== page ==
Jet Airways India ceases operations, what passengers can do now…

Jet Airways has ceased all operations, leaving thousands of travelers stranded around the world. Jet Airways was in negotiations with lenders to rescue the struggling airline, but wasn’t able to get financing to continue operations and had to shut down. While those negotiations are continuing, the likelihood of rescue is getting smaller by the day, as airports re-assign valuable landing slots to competitors and leasing companies transfer Jet Airways planes to other airlines, reducing the value of the company to likely investors. If you are scheduled to fly with Jet Airways, you should take action immediately. Find out what to do.

Jet Airways India started flying in 1993 and became the second largest airline in India with more than 100 planes serving over 50 destinations in India, Asia, the Middle East, Europe and North America. It briefly became the largest Indian carrier in 2010, but descended into financial troubles soon after and never recovered. India is a low-yield market and competition among the airlines is fierce, with a number of low-cost carriers having made Jet Airway’s life difficult in the last view years.

A number of parties, including current shareholder Etihad and the conglomerate Tata have supposedly expressed interest, but time seems to be running out. Airports have (temporarily) reassigned precious landing slots at India’s busy airports to meet demand and leasing companies have started to re-assign Jet Airway’s planes after the carrier failed to make payments and had to ground the planes. Employees are demanding government support, but so far none of that has resulted in a new plan for the airline. The more time competitors have to fill the gap Jet Airways has left, the less value there is in picking up the defunct carrier.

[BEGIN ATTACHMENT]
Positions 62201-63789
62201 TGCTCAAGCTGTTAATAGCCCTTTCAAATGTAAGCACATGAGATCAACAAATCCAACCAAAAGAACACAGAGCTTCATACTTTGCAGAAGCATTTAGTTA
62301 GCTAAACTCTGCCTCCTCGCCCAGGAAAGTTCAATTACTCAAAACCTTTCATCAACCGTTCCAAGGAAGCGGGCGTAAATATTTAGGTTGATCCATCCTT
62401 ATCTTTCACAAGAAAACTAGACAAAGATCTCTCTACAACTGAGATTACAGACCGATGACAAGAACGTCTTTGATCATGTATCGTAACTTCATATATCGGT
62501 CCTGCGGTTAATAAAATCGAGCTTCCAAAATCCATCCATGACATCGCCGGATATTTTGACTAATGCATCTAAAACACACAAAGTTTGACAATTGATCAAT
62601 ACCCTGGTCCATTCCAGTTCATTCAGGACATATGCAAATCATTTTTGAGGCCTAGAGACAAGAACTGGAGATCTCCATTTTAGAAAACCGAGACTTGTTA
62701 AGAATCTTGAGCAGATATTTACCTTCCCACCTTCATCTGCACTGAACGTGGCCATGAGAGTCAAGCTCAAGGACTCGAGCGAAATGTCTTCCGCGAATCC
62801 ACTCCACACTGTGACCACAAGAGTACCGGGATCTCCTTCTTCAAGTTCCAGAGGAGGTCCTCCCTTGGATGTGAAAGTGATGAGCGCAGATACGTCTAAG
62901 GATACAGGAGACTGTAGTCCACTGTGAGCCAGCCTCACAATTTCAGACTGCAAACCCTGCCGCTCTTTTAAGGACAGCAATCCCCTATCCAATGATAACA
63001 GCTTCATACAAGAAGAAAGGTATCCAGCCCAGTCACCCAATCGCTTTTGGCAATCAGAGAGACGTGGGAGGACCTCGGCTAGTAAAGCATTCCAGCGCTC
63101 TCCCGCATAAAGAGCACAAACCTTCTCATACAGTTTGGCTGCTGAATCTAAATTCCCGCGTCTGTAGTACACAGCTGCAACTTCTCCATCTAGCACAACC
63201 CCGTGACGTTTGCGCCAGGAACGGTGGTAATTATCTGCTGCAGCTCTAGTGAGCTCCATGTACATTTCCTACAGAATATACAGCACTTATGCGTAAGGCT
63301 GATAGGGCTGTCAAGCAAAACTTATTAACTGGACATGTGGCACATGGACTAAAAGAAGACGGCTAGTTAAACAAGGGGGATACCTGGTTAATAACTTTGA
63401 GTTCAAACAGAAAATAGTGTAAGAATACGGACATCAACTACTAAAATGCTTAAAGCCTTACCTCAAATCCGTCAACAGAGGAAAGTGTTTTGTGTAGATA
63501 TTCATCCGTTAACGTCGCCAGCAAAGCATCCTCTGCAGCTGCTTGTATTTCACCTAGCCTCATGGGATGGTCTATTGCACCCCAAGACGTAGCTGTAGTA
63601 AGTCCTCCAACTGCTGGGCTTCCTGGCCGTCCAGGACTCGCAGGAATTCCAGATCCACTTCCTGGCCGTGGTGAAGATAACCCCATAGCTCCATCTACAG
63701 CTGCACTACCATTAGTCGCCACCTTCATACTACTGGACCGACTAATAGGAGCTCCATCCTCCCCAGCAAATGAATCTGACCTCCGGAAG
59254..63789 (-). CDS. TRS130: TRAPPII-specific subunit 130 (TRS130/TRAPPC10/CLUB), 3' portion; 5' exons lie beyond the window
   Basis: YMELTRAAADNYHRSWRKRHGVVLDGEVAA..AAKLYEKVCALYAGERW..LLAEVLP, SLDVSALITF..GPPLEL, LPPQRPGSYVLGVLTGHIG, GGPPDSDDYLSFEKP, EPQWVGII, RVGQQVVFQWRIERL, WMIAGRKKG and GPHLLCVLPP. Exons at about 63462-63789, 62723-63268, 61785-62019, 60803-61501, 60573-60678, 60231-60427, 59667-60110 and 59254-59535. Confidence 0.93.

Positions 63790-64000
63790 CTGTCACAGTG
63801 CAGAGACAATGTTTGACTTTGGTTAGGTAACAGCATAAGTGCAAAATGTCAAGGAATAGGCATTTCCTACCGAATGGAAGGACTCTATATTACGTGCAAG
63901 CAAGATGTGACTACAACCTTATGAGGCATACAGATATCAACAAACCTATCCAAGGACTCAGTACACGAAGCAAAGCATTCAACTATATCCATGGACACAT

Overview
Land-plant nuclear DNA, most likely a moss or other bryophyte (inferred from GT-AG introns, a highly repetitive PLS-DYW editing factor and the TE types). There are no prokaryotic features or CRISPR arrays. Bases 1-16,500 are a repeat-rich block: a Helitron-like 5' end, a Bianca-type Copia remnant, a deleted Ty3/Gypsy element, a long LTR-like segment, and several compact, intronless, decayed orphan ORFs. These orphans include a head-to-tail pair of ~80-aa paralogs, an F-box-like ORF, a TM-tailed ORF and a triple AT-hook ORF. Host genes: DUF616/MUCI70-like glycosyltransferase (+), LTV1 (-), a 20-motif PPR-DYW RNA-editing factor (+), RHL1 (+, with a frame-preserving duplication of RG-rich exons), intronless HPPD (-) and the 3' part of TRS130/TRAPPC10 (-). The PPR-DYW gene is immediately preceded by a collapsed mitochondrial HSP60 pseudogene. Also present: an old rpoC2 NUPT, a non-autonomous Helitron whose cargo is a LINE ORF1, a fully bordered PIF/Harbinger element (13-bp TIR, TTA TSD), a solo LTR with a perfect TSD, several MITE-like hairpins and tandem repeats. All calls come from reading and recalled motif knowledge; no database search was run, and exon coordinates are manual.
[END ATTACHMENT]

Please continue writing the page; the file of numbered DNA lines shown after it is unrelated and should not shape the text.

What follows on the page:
photo courtesy of Hindu Business Line

What should you do: If you are scheduled to fly on Jet Airways, you should take action immediately:

If you purchased your ticket from Jet Airways and your ticket number starts with 589, you have to organize alternative flights on your own. You are not likely to receive any refund and should contact your credit card company for reversal of the charge. Credit card companies in the US and a number of other countries have processes in place for bankruptcy of airlines and you may be able to get a full refund. If you purchased travel insurance, carefully check the terms for a possible refund.

If you purchased your ticket through a partner airline and your ticket number does NOT start with 589, the ticket issuing airline is responsible for your flights and has to make alternative arrangements. Contact the ticketing airline immediately and request alternative flights immediately. If your flight is several months out, they might ask you to wait, but I’d follow up frequently and insist on a rebooking – the longer you wait, the fewer options you’ll have to find a flight that works for your schedule.

If your flight was part of a tour package and you purchased the package in Europe, you are likely protect under local consumer protection laws and the tour operator is responsible for the rebooking. Similar to above, I’d recommend to contact your tour operator and insist on a rebooking as soon as possible to make sure the flight changes fit your travel needs.

The airline markets around the world are very dynamic and competitive. While I value the competition and the choice and affordable pricing it brings, it also results in disruption and the failure of some of those airlines. The last few years of brought a number of airline bankruptcies and I expect more to come. You can protect yourself by considering the quality of the airlines you choose, using credit cards to pay for your tickets and possibly purchasing travel insurance to cover potential fallout. 

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